‘Lonesome You’ by Park Wan-suh (Review)

With 2014 seemingly becoming the year of Korean literature here at Tony’s Reading List, I’m continuing my look at Dalkey Archive’s Library of Korean Literature.  Today’s choice is from a very well-known and popular writer, and after a few novels, this time we’re looking at a collection of short stories.  What’s it all about?  Well, many things, but mostly it looks at growing old in a changing society – and the problems this entails…

*****
Park Wan-suh’s Lonesome You (translated by Elizabeth Haejin Yoon, review copy courtesy of the publisher) contains nine longish stories focusing primarily on issues the elderly face in modern-day Korea.  From love in life’s twilight years to dealing with the in-laws, Park examines the way changing traditions have left the older generations adrift, at the mercy of relatives who no longer feel quite as much veneration for the elderly as was previously the case.

Several of the stories look at the realities of striking up new relationships at an advanced age.  The opening story, ‘Withered Flower’, sees a widow meet a handsome widower on a coach journey back to Seoul, gradually developing a close friendship with him.  However, there are a couple of obstacles in the way.  One is the determination of overbearing family members to push the two into marriage; the other is slightly more personal:

“I strutted out of the bathroom into the adjoining bedroom naked – moments like this undoubtedly being one of the perks of living alone .  I threw a small towel under my feet to catch the water dripping from my body and reached for the phone.  Then I froze in mid-action.  Who was that hideous old woman?  I almost screamed out loud at the reflection in the mirror.”
‘Withered Flower’, p.26 (Dalkey Archive Press, 2013)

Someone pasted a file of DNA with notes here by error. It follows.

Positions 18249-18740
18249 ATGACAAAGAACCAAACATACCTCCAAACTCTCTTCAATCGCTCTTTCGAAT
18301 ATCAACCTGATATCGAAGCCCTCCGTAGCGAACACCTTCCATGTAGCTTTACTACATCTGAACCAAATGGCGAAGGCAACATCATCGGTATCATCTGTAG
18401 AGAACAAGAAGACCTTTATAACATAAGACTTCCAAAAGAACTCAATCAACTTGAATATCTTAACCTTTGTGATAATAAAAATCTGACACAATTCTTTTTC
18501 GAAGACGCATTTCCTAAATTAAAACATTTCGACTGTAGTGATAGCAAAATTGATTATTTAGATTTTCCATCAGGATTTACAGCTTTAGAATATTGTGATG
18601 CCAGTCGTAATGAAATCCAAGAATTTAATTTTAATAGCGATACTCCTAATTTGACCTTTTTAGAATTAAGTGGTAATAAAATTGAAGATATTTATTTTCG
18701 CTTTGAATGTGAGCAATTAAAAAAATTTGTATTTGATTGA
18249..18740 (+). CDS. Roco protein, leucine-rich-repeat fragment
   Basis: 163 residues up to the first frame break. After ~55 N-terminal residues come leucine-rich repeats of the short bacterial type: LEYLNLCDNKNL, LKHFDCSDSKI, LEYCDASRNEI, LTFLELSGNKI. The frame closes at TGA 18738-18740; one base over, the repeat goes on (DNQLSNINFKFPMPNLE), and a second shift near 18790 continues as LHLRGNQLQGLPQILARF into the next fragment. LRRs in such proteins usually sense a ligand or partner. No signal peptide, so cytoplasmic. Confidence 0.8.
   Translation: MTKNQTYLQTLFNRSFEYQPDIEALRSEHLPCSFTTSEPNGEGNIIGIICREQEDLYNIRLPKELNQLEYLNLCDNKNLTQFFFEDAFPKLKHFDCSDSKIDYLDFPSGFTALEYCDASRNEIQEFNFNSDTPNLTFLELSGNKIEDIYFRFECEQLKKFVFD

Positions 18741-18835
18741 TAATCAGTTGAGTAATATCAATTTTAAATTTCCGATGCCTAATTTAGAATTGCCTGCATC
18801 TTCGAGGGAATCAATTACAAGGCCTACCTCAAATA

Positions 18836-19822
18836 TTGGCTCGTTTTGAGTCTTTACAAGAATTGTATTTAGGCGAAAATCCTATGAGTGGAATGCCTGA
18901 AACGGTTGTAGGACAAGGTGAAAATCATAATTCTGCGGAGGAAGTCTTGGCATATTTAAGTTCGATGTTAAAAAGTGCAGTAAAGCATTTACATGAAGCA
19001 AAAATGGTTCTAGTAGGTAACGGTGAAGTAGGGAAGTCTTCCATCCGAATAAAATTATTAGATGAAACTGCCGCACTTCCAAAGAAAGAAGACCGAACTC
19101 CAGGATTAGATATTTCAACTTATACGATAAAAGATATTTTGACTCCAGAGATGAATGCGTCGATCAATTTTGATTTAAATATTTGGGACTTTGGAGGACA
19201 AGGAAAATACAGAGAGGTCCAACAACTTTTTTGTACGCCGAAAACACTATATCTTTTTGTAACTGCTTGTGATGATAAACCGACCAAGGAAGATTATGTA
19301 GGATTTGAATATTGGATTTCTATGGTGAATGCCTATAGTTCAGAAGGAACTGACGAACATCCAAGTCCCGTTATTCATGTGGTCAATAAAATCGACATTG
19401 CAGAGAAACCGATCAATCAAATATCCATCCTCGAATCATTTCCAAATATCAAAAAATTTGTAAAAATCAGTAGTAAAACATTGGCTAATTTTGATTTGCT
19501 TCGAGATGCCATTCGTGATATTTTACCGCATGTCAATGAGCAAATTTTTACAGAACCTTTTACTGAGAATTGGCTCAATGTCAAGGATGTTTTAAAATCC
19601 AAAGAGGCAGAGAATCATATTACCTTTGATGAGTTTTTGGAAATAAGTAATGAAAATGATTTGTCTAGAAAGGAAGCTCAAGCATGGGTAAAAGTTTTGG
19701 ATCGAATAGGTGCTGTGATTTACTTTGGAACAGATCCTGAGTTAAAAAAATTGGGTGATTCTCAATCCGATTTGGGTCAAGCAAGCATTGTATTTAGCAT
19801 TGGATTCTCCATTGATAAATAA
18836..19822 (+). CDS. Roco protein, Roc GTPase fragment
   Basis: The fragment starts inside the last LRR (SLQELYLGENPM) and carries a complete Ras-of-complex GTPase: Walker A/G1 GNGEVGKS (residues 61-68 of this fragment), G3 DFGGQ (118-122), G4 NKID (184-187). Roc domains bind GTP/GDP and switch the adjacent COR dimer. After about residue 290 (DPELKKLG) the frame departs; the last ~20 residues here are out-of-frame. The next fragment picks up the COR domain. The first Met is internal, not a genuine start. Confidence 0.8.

It’s an unwelcome reality check for a woman who prides herself on her appearance…

The title story, ‘Lonesome You’, takes a slightly different look at the topic as it explores the life of a couple who have virtually separated.  Meeting at their son’s graduation, the two escape from the son’s girlfriend’s interfering parents, ending up alone together for the first time in a while.  Initially the wife is repelled by the man she is tied to by law, but she gradually starts to realise why he has turned out as he has and the extent of his sacrifices for the family.  While his actions may have angered her at times, she comes to realise that he was always thinking of what was best for his wife and their children.

Unlike the protagonists of these stories though, some of the elderly characters are dependent on their families, and the responsibility of caring for parents is a common theme running through the collection.  In ‘Psychedelic Butterfly’, an old woman frequently shuttled between her children’s houses runs away, and the children feel guilty about their inability to decide what to do:

“This world was too, too small, and allowed all kinds of associations.  One could always find a link, however remote, among relatives, school friends, and hometown acquaintances.  Even a bottom feeder and a top dog were connected in some way, if one searched hard enough.”

‘An Unbearable Secret’ (p.97)

It’s this societal pressure which makes things so difficult.  Everyone expects the eldest son to take on the responsibility of caring for a widowed mother, and when this doesn’t happen, people start to talk…